According to the World Health Organization (WHO), an estimated 132,000 cases of malignant melanoma occur in the world each year (the most harmful skin cancer that exists). Faced with this situation, researchers from the Massachusetts Institute of Technology (MIT) developed a tool based on artificial intelligence (AI) to detect this type of malignant tumor.
Its operation is based on deep and convoluted neural networks (DCNNs) applied to the analysis through wide-field photographs common in most smartphones. With this, experts can have large samples of sections of skin from a patient in a primary care setting.
The automated system allows to detect, extract and analyze all pigmented skin lesions, the neural network determines the number and level of lesion of individual pigmentations. “By using cameras to take wide-field photographs, we can quickly and effectively detect melanoma at an early stage,” explained Luis Soenksen, a doctor and medical device expert who is currently serving as MIT’s first venture builder in artificial intelligence.
Soenksen explained that with the help of the AI they formed the system with more than 20,388 open field photographs of more than 133 patients at the Gregorio Marañón Hospital in Madrid. In addition, they used publicly available photographs, the images were taken with a variety of cell phone cameras, and the dermatologists visually classified the lesions in the images for comparison.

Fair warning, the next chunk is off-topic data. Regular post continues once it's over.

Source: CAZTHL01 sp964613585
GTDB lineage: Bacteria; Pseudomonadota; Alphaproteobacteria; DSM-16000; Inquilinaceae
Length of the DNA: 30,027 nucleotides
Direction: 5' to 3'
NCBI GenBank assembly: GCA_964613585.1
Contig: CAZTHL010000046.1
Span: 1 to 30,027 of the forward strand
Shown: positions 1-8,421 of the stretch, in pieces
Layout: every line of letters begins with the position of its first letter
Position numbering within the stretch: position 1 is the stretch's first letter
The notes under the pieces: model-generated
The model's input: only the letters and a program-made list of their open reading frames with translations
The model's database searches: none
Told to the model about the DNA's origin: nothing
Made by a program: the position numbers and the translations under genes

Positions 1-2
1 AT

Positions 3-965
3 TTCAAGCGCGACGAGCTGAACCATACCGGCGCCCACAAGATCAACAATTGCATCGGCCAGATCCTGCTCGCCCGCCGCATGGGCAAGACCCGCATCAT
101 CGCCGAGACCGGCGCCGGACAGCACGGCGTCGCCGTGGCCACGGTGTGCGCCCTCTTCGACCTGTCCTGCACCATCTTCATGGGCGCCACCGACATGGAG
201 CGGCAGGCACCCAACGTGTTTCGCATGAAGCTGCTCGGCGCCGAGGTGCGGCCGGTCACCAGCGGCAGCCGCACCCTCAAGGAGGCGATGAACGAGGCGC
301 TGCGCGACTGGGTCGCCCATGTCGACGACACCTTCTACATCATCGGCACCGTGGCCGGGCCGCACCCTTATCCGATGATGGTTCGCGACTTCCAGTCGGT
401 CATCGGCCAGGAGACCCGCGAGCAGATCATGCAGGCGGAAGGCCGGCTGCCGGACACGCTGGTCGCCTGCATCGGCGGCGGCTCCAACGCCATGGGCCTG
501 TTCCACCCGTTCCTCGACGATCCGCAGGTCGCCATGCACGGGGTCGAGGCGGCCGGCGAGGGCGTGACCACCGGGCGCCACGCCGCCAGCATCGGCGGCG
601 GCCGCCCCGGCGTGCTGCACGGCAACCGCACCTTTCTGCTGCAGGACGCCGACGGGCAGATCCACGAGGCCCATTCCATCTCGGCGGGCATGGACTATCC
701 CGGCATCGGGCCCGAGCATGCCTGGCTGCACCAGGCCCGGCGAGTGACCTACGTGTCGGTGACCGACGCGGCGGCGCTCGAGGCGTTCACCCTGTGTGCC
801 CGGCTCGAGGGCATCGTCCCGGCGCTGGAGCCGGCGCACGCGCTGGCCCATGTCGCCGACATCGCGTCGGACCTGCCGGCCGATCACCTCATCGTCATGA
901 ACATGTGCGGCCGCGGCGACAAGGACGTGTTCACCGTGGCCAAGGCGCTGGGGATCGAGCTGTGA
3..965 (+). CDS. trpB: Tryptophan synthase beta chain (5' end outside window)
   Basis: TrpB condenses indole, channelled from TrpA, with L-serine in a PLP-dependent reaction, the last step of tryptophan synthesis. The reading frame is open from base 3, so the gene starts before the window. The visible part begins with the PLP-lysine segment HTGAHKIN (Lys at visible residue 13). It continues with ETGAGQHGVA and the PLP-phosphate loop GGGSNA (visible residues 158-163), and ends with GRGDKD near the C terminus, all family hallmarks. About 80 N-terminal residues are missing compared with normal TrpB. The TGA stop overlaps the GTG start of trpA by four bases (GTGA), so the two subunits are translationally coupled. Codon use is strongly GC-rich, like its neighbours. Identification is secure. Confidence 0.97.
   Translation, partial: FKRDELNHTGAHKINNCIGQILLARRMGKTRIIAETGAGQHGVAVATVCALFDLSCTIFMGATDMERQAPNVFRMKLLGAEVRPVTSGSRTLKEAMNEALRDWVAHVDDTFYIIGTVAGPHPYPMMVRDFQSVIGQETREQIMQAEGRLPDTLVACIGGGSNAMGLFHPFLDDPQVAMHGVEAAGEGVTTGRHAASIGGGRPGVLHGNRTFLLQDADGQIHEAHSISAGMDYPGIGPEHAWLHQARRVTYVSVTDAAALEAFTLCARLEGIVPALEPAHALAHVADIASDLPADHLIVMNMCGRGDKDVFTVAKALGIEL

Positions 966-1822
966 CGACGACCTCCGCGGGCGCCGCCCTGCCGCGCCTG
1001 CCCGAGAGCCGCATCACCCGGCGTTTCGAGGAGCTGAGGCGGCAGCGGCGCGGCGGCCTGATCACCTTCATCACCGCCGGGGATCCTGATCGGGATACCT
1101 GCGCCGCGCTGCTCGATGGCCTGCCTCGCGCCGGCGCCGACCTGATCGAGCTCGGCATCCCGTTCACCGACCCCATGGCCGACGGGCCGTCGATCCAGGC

There, they found that the system achieved more than 90.3 percent sensitivity in distinguishing SLPS from nouspicious lesions, skin, and complex funds. “Our research suggests leveraging computer vision and deep neural networks to achieve greater diagnostic accuracy,” Soenksen said.
Approximately 66 thousand people die from this pathology; It is estimated that in the last 45 years the annual incidence rate of skin cancer has tripled. One of the main causes of the increase in the rate of people who contract this melanoma is due to exposure to long periods of time in the sun or the excessive use of tanning beds.
So far, MIT experts continue to work with the neural network model to have greater precision in diagnosing malignant melanomas. With this work in artificial intelligence, it will allow faster and more precise evaluations through the lens of any conventional camera, leading to earlier treatment of melanoma.